In article <CI4MtH.53M at carmen.logica.co.uk>,
Richard Wilson <WilsonR at LILHD.Logica.com> wrote:
>>In article <1993Dec16.015121.6208 at news.media.mit.edu> minsky at media.mit.edu (Marvin Minsky) writes:
>>In article <CI3Cwn.813 at carmen.logica.co.uk> WilsonR at LILHD.Logica.com (Richard Wilson) writes:
>>>>>>In article <1993Dec14.230227.9576 at news.media.mit.edu> minsky at media.mit.edu (Marvin Minsky) writes:
>>>>In article <CI1E7p.6qG at carmen.logica.co.uk> WilsonR at LILHD.Logica.com (Richard Wilson) writes:
>>>>>>>>I think this was first shown by Shepherdson. If you mean
>>>>nondeterministic is some unspecified sense, then your assertion is too
>>>>vague to refute, but you ought to offer something more than IMO.
>>>>Like, say, IMHO?
>>Why should I be humble about it? I've already admitted that it's an opinion
>which means I'm working on the the theory. My central example of non-
>deterministic behaviour is choice. An FSA cannot handle choice, not because
>it is finite, but because it's deterministic. The general idea is that there
>is a class of system of which the brain is an example which we don't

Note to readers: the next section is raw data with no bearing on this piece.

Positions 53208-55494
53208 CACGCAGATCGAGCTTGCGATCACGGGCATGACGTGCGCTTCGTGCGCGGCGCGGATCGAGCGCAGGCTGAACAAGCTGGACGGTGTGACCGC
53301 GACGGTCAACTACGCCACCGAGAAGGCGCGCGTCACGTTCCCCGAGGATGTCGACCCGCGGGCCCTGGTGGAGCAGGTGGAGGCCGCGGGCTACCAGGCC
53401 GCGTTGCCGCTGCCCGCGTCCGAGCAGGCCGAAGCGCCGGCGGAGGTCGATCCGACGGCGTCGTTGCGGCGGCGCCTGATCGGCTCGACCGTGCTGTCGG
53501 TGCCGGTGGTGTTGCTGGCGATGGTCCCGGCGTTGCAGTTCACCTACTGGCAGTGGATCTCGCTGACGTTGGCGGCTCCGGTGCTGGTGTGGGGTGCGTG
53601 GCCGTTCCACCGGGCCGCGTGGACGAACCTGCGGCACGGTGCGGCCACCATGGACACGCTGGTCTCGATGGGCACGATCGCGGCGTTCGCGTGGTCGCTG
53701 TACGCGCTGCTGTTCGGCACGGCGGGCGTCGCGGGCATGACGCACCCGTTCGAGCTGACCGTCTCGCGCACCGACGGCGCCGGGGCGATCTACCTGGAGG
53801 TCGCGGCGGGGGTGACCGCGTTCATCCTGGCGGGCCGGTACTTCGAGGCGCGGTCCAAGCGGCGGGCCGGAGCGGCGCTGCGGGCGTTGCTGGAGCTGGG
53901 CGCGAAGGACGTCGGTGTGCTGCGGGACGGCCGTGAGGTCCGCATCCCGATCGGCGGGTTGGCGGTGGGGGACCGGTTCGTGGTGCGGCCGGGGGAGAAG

>have the theory for. "Chaos" theory won't do but has the right flavour in
>that it deals with non-linear behaviour.
>Choice is a bit more complex than just non-determinism. There are actually
three behavioral options open during most choice processes: go right, go
left, and dither (collect information). In games against nature, this
system generally has a stable strategy consisting of of two regions where
one or the other choice is correct and an intermediate region where the
collection of additional information is better. Dynamic programming is the
applicable field. In games against an intelligent opponent, things become
chaotic (in the theoretical sense). I have two or three papers that
address this, if you want them, but your comment above has led to a flash
of insight. I think I see a way of combining that earlier work with more
recent work on controlling chaos in the vicinity of hyperbolic points and
with work I've been doing on mass action models (Freeman Nets) to define a
Internet: herwin at cs.gmu.edu or erwin at trwacs.fp.trw.com
Working on Freeman nets....